2 Probabilistic Multilabel Classification
We denote the array of class events as C = (C
1
;:::;C
n
);
this is an array of Boolean variables which expresses whether
each class label is relevant or not for the given instance.Thus,
C takes its values in f0;1g
n
.A instantiation of class events
is denoted as c = (c
1
;:::;c
n
).We denote the set of features
as F = (F
1
;:::;F
m
).An instantiation of the features is
denoted as f = (f
1
;:::;f
m
).A set of complete training
instances D = f(c;f)g is supposed to be available.
For a generic instance,we denote as
^
c and ~c respectively
the labels assigned by the classifier and the actual labels;sim-
ilarly,with reference to class c
i
,we denote as ^c
i
and ~c

i
its pre-
dicted and actual labels.The most common metrics to evalu-
ate multilabel classifiers are the global accuracy (a.k.a.exact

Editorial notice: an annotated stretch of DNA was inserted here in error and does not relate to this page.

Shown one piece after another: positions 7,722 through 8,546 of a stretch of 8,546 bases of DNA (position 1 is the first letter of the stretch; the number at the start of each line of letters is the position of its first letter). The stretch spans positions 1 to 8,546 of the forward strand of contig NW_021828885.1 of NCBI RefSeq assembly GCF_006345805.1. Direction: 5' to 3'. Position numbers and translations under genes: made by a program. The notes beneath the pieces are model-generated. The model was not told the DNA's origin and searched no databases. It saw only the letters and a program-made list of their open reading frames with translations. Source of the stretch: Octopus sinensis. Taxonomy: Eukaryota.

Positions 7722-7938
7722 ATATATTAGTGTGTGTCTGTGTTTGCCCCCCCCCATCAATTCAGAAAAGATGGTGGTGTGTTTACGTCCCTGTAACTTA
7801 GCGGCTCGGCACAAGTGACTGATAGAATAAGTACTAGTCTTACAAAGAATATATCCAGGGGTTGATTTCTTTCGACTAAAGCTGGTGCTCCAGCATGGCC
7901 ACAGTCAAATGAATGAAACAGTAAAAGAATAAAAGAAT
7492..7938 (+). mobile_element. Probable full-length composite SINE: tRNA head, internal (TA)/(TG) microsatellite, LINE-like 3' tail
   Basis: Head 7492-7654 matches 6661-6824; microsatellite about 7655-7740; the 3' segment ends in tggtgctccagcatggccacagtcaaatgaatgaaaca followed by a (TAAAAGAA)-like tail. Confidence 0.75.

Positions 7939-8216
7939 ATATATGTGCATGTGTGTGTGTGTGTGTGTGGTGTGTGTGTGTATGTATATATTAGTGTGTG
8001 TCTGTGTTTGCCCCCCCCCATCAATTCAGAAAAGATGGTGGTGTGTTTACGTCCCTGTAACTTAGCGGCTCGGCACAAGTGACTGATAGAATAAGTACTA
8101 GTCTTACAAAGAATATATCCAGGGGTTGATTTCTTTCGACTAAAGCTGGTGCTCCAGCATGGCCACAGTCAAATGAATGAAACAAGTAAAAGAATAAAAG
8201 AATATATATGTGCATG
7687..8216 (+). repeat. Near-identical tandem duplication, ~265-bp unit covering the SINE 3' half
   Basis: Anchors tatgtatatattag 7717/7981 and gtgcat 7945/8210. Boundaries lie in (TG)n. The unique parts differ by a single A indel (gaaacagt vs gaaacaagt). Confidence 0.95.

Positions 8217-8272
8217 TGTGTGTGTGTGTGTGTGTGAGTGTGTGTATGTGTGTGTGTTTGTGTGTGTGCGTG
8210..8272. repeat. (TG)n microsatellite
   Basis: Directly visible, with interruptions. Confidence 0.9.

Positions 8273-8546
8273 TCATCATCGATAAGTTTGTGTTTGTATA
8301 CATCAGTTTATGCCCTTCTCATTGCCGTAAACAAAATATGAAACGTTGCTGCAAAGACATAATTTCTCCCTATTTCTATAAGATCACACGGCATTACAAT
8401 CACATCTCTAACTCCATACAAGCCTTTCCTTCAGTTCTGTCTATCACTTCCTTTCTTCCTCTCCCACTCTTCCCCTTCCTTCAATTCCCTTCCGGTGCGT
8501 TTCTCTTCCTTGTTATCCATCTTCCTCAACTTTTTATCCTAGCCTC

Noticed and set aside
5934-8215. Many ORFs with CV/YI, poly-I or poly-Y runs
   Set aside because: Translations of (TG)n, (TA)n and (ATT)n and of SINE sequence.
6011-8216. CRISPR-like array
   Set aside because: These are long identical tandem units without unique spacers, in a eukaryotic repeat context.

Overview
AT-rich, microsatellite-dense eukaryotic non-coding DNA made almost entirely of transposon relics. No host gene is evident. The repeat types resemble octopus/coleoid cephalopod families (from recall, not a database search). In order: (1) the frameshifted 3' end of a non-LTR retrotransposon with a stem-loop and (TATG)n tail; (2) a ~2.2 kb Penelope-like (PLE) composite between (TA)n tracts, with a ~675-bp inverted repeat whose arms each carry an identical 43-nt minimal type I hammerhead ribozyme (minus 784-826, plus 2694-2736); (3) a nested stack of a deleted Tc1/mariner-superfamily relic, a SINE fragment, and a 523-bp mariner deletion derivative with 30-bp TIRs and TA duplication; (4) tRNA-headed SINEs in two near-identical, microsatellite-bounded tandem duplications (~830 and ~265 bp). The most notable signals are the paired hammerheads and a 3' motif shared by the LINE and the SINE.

match),denoted as acc,and the Hamming loss (HL).Rather
than HL,we use in the following the Hamming accuracy,de-
fined as H
acc
=1-HL.This simplifies the interpretation of the
results as both acc and H
acc
are better when they are higher.
The metrics are defined as follows:
acc = (^c;~c);H
acc
= n
1
n
X
i=1
(^c
i
;~c
i
):
A probabilistic multilabel classifier classifies data accord-
ing to a conditional joint probability distribution P(CjF).
Our approach consists in learning an ensemble of probabilis-
tic classifiers that jointly approximate the (unknown) true dis-
tribution P(CjF).When classifying an instance with features
f,two different kinds of inference are performed depending
on whether the goal is maximizing global accuracy or Ham-
ming accuracy.The most probable joint class ^c maximizes
global accuracy (under the assumption that P(CjF) is the